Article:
On 12 October 2011 the Security Council convened under the Presidency of Nigeria to discuss, with a particular focus on Africa, progress on and challenges associated with SSR. The open debate saw almost 30 speakers take the floor, including Hervé Ladsous, Under-Secretary General for Peacekeeping Operations and the Permanent Observer for the African Union, Téte António.
The Security Council adopted a Presidential Statement, which emphasized the critical importance of strong security structures to the achievement and maintenance of peace.
Furthermore, it stressed the need for a more systematic and integrated approach to SSR, one incorporating national, regional and international actors with a view to confronting the multifarious challenges and tasks presented by post-conflict reconstruction and peacebuilding.
With the focus on Africa a dominant theme of the debate was national ownership of Security Sector Reform in both the development and implementation stage. Outlining national ownership and local input as key to successful SSR implementation and hence realization of sustainable peace, Nigeria, stated that past neglect of local experiences had lead “lessons learned” on SSR to become “lessons lost” and called on the international community to work harder to ensure that “African voices” had a role in defining the SSR agenda.
Accordingly, much of the discussion centered on the importance of developing SSR strategies better able to reflect national requirements than donor priorities and following from this, how to ensure that UN and donor commitment to SSR would be integrated and long-term. Here a majority of speakers highlighted the need to better utilize the knowledge and experience of local police, civil society and non-profit organizations as a way of facilitating more holistic and sustainable strategies for SSR.
A consistent theme was gender and the key role that women play in ensuring sustainable peacebuilding policy and results. Specifically, many statements outlined integration of gender perspective into SSR strategy, implementation and development, as a priority moving forward. Particularly strong on this issue was the United States, who was critical of the current SSR agenda, deeming it too narrow to recognize the inextricable link between gender equality, and the “construction of a legitimate and credible security apparatus”. Also of note were statements made by South Africa, Lebanon and the United Kingdom, who characterized women as agents of change, called for gender sensitive reforms, and called for women and girls to be at the forefront of development strategies, respectively.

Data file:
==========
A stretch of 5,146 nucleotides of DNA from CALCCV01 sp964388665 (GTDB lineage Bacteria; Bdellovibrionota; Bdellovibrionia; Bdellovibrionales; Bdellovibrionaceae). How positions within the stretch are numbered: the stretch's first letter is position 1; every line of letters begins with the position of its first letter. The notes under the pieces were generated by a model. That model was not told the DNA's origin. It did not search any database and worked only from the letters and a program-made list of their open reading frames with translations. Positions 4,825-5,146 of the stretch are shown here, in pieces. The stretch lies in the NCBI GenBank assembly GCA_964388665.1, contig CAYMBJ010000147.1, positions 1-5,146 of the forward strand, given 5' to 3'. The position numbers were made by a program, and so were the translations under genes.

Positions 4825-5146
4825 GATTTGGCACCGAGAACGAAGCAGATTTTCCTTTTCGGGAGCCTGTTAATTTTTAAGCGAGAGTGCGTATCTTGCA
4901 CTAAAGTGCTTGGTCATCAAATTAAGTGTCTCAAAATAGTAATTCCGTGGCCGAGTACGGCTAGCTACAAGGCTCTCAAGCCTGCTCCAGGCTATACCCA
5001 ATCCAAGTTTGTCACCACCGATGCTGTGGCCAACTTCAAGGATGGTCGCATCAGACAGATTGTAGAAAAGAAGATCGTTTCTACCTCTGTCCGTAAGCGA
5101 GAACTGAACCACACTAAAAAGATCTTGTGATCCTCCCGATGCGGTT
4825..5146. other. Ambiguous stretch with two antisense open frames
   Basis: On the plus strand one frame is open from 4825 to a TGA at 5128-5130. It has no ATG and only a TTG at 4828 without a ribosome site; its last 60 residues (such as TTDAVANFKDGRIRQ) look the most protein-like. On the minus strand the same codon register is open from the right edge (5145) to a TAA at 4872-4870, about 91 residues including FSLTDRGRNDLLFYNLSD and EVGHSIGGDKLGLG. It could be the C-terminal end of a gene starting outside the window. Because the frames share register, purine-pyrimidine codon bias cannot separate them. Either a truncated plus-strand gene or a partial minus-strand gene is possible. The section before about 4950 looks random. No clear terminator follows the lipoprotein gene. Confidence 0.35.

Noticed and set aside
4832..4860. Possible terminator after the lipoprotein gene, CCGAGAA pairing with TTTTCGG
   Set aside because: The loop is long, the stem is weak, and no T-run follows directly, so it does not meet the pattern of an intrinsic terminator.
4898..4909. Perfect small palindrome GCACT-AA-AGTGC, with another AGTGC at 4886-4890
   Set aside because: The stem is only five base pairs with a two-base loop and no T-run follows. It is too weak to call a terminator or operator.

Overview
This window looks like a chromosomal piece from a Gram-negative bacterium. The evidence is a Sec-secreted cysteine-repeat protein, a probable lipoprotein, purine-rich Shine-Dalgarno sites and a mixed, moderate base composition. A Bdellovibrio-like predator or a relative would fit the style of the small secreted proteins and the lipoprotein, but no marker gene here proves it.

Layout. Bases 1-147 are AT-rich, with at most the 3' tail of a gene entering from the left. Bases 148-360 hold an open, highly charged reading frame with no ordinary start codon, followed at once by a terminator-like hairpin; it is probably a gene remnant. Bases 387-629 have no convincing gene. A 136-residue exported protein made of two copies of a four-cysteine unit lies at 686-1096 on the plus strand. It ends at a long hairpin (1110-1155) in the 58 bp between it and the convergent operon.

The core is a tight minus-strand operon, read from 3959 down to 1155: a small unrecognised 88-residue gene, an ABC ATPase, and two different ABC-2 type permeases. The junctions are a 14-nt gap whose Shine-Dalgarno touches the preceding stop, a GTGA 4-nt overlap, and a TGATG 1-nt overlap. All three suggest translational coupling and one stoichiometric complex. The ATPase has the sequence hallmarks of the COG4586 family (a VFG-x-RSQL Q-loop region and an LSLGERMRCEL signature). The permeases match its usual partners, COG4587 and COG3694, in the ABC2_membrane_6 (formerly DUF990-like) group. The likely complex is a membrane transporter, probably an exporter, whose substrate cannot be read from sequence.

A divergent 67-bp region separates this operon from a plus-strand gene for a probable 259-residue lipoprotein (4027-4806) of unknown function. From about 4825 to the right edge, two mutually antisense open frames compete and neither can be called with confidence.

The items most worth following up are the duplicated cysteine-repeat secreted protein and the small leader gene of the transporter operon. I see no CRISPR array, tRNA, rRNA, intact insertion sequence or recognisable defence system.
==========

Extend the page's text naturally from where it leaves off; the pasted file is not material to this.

“security sector reform cannot succeed without taking into account the gender perspective"
With almost half of all statements referencing gender, the open debate provided a noteworthy discourse on women's participation in SSR. Emphasizing the key role women can and must play in developing and maintaining strong and relevant justice systems. A large majority of references were linked to calls for better incorporation of gender perspective into SSR initiatives, and further integration of women into local police and international peacekeeping forces.
Of significant concern was the development of SSR strategies and programs able to adapt to and serve the particular needs and vulnerabilities of women in countries. Here, Slovenia called for gender sensitive strategies fostered through collaboration with gender experts and Lebanon highlighted the importance of “supporting gender-sensitive police, army and justice reform and training”.
The engagement of women as both peacekeepers and peacebuilders was also a dominant focus of the debate. Many statements, notably the US, Gabon, Finland, Morocco and Slovenia, referenced the positive outcomes of such active and visible participation, both in terms of the establishment of secure and relevant security institutions, and the positive reinforcement achieved on women's ability to participate, as outlined below by Morocco.
“By deploying female military and police officials, peacekeeping missions can indirectly encourage host countries to include women in their security institutions. The deployment of female formed police units to peacekeeping missions in Africa has played an important role in guaranteeing women greater access to decision-making in security bodies”.
Regarding implementation, a number of countries noted particular strategies and tools being developed/ implemented to achieve gender mainstreaming and participation for women in SSR. Specifically, Finland recalled the action plan of the Secretary-General on women's participation in peacebuilding and encouraged “all actors” to take advantage of the “gender and security toolkit”, providing practical instruction.
Furthermore, South Africa commented on the SSR policy framework document being developed by the African Union, which foresees the prioritization of human over military security and issues surrounding gender-based violence. In addition, Gabon praised the efforts of the United Nations Integrated Peacebuilding Office in Guinea-Bissau on its work to integrate women into “local police and military institutions” and moreover for the human rights and gender-based training it provides to military staff.
Finally, several countries outlined the need to promote a collaborative approach to SSR, one ensuring greater involvement of local and in particular women's organizations, and in turn the realization of a more “inclusive”, “democratic” and effective implementation of SSR.